In Memoriam - with style
A collection of memorial cards from a hundred years ago has provided us with an insight into the importance given, at that time, to expressing formal public grief.
Most of the cards relate to Campden families and will add to our knowledge of their histories. Wilfred Nobes was killed in action in 1918 and his card combines with his story in Paul Hughes’ book ‘Campden 1914-18’. One of the most decorated cards is for a three-year-old child, not from Campden but with a family connection. The inscriptions and poems, such as that for Betsy Walker, also reflect the expressions of the time.
The collection of cards is part of a donation of documents and photographs from the late Edwin Ladbrook, whose father, Lawrence, was a notable ‘Campden Character’ with his brother Charlie. We have documents relating the the ‘Eight Bells’ when the landlord was James Gladwin, whose widow, Millicent, subsequently married Edwin’s grandfather, Edwin. Edwin and Millicent ran a butcher’s shop in Lower High Street and Millicent was renowned for her faggots In rich gravy. We have recorded a memory of someone, when a child walking past the open window (butchers did not have glazed windows then), saw the bowls of pork dripping with sprigs of rosemary.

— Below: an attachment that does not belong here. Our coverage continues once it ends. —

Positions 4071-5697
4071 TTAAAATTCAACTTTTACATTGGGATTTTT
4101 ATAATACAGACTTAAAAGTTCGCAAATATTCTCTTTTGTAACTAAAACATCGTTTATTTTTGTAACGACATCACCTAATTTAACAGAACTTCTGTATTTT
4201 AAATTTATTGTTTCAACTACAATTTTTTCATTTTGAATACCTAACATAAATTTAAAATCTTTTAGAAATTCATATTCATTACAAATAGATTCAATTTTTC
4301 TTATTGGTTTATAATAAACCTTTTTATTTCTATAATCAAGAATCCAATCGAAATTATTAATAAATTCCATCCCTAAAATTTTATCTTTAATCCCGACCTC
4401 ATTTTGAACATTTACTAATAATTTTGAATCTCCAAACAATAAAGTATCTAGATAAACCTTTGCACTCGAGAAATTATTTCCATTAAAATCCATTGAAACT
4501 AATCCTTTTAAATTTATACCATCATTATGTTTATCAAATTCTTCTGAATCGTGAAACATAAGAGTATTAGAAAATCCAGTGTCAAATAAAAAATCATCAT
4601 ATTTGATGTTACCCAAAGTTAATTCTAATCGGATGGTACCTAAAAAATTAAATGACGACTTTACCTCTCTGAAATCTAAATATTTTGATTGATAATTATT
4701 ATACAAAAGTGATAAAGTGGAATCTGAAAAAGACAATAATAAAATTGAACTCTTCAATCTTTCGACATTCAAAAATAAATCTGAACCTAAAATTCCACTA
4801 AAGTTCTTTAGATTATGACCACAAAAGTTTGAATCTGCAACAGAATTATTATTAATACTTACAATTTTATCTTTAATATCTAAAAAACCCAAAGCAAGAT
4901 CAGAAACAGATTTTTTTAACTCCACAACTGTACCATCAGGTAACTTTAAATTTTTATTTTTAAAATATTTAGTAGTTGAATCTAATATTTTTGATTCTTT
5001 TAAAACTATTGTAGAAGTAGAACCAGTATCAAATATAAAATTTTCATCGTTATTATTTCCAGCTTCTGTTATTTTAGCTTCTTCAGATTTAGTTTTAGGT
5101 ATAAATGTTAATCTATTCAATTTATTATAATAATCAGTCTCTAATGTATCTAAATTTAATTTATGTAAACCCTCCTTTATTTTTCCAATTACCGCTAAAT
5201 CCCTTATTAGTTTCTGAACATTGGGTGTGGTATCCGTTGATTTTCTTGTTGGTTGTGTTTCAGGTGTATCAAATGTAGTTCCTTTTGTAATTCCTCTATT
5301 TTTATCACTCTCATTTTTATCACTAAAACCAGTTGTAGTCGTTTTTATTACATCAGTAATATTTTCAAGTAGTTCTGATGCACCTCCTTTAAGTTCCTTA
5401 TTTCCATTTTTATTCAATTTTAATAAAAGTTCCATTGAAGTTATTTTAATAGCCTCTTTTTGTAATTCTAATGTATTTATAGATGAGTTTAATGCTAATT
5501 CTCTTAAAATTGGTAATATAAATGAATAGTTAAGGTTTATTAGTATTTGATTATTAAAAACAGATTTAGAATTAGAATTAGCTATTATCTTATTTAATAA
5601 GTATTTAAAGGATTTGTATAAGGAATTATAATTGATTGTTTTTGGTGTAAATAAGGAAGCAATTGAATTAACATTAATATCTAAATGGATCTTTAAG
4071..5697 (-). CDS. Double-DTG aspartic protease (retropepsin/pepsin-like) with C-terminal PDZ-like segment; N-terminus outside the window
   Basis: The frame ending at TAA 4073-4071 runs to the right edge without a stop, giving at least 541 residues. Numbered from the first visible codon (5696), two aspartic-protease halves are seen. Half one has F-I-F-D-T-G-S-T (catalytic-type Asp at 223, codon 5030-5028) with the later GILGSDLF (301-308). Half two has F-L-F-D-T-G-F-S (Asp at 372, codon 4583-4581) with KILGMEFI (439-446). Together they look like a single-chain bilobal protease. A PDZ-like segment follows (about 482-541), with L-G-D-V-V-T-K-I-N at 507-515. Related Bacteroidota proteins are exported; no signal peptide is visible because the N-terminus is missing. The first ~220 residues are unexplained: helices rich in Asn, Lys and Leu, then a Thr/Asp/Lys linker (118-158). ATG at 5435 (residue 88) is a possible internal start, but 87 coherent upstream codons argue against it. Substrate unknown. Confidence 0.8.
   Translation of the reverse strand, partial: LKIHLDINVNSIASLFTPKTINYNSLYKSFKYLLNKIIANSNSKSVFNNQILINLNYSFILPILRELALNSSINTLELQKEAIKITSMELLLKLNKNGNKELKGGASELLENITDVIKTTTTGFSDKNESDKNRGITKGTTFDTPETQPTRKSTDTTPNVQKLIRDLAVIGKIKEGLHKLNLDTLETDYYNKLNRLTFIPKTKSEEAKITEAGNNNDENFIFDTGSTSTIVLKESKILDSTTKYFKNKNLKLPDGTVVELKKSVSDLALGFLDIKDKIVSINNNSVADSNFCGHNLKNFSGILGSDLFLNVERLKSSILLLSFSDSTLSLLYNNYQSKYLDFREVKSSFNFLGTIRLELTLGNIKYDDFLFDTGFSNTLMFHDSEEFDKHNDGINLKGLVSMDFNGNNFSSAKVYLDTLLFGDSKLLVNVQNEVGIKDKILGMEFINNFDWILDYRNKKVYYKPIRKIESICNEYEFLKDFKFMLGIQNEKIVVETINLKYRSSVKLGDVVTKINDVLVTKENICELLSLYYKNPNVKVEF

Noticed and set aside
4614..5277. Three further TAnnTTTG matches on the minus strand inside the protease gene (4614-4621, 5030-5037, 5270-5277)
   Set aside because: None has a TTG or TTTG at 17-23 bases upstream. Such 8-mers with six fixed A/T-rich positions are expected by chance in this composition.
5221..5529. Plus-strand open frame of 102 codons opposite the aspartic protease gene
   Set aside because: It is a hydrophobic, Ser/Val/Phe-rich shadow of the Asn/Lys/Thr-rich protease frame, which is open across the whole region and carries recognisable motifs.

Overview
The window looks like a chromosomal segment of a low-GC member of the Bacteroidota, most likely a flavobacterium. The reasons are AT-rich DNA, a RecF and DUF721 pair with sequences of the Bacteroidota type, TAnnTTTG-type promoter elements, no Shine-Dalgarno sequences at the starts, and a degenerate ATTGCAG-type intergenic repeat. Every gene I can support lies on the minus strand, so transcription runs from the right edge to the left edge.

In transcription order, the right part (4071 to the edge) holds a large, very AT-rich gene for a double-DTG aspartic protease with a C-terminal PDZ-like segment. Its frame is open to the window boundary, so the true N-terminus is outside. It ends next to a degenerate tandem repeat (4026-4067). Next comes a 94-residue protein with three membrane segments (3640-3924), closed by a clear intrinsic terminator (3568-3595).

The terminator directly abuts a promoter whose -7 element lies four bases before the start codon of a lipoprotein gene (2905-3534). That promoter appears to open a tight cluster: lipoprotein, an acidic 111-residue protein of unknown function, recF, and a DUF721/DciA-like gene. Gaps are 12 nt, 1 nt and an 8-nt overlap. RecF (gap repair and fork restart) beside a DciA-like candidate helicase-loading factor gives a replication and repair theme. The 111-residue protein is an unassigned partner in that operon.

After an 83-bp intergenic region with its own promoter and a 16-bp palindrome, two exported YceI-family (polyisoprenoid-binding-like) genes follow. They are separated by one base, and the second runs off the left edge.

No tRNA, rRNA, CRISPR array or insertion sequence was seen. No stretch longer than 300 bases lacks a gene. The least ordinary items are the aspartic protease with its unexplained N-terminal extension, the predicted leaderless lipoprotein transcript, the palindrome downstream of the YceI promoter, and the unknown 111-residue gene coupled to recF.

Another bundle comprises cards and invoices relating to the Noel Arms, where dinners and refreshments were provided for Balls, including those in aid of the Volunteer Corps, and for whist drives and other entertainments.
Some letters tell a story of the Nobes brothers, Harry, Frank and Thomas, who all survived WWI. Their father, Thomas, sent a request in 1918 for Tom’s furlough to be extended so that he could help with the farm. A notification is included that shows that Tom was allocated to the Agricultural Labour Corps, but it is not clear whether he did end up helping at home.
The sorting and cataloguing of all this interesting material will continue, in the Archive Room ‘bubble’, and more stories may be uncovered.